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Broken Foot & Foot Fracture: Causes, Symptoms, Treatments & Recovery


A foot fracture, or broken foot, occurs when one or more foot bones break as a result of either a sudden trauma or chronic overuse. Regardless of the cause, a broken foot can be a serious injury with a lengthy recovery that may require that you keep weight off your injured foot. Proper knowledge about your particular foot fracture can help you make the most educated choices to ensure your recovery is as comfortable and efficient as possible.

Your Guide To Recovery
How many bones are in your foot?
What are symptoms of a broken foot or foot fracture?
Broken foot & foot fracture treatments
Recovery & rehabilitation for foot fractures

How Many Bones are in Your Foot?

The foot is a complicated part of the body that performs a variety of unique tasks. Its 26 bones work together to support all of your body’s weight, maintain balance and propel you through dynamic movements like running and jumping.

The foot is divided into three primary parts: the forefoot, midfoot and hindfoot.

The long front part of the foot is called the forefoot and is made of 19 bones including metatarsals and phalanges. The midfoot is comprised of five bones called the navicular, cuboid and cuneiforms. The hindfoot has only two bones: the calcaneus, which forms the heel, and the talus, which connects to the ankle.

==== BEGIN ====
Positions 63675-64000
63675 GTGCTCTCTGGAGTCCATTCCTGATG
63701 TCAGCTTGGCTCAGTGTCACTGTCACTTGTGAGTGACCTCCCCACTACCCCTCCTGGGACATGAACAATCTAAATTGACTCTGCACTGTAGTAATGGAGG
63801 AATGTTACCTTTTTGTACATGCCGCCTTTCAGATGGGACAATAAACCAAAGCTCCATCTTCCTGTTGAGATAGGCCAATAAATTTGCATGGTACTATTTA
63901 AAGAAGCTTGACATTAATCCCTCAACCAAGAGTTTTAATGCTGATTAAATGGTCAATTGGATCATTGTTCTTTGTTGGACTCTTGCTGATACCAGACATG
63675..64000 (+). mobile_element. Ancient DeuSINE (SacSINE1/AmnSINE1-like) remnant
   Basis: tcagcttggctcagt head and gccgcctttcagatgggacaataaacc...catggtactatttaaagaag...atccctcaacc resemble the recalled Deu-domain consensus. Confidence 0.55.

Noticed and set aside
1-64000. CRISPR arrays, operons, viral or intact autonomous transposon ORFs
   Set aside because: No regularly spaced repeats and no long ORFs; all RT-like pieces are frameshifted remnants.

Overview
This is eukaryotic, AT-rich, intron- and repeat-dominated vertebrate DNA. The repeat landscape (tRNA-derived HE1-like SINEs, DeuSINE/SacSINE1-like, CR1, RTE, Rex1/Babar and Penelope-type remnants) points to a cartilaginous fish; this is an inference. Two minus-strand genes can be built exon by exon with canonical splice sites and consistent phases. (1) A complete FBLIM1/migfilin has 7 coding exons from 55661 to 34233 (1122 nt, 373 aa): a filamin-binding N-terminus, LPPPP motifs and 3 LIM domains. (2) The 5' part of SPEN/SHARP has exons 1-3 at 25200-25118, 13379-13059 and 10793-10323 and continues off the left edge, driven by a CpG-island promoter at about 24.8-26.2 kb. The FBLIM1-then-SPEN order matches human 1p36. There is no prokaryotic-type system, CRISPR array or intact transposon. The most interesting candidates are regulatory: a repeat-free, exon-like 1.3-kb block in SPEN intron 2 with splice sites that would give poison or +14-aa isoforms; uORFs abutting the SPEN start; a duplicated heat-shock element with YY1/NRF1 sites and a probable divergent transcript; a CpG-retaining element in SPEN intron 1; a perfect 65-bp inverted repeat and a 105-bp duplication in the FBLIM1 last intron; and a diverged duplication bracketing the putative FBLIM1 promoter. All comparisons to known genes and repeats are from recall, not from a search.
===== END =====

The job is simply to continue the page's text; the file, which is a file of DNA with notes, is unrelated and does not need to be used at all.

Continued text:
Two Primary Types of Foot Fracture

There are two overarching types of foot fractures: full foot fractures that are caused by sudden traumatic events and stress fractures caused by overuse. While the level of pain you may experience from either kind of foot injury may feel similar, there are crucial differences.

Stress fracture of the foot: A stress fracture of the foot is a break in one or more bones and is caused by repeated stress over time.

Full Foot Fracture: There are two types of full foot fractures, both typically the result of a one-time trauma like a car crash or dropping a heavy object on the foot. Full foot fractures can be either simple or compound.

Simple fractures, also called closed fractures, do not damage surrounding skin or tissue. Compound fractures, also called open fractures, damage surrounding skin and tissue.

Generally speaking, open foot fractures are more serious than closed foot fractures because the break is usually severe enough to break through skin and tissue. An open fracture is also more susceptible to infection due to the open wound and damage to the soft tissue of the foot.


Specific Kinds of Foot Fractures

With 26 bones in your foot, there are a number of kinds of breaks. Several specific foot fractures include:


Foot Fractures in Athletes

Athletes often suffer from stress fractures that worsen over time because of a tendency to mistake them for strains or sprains. Stress fractures can be challenging for patients to diagnose because no single action caused the break. Overuse and repeated stress from activities like running or jumping are the most common causes of this kind of foot injury.

Three factors contribute to the likelihood of developing a stress fracture in your foot: impact frequency, impact duration and impact intensity.

All three factors relate to repeated impacts from activities like running or jumping. A hurdler, for example, would generate high intensity impacts to the foot. A long distance runner would generate a long duration of impacts. Both activities put athletes at some level of risk.

If you suspect you’ve suffered a full foot fracture or a stress fracture, promptly see a medical professional for an accurate diagnosis, treatment and rehabilitation plan.

What are Symptoms of a Broken Foot or Foot Fracture?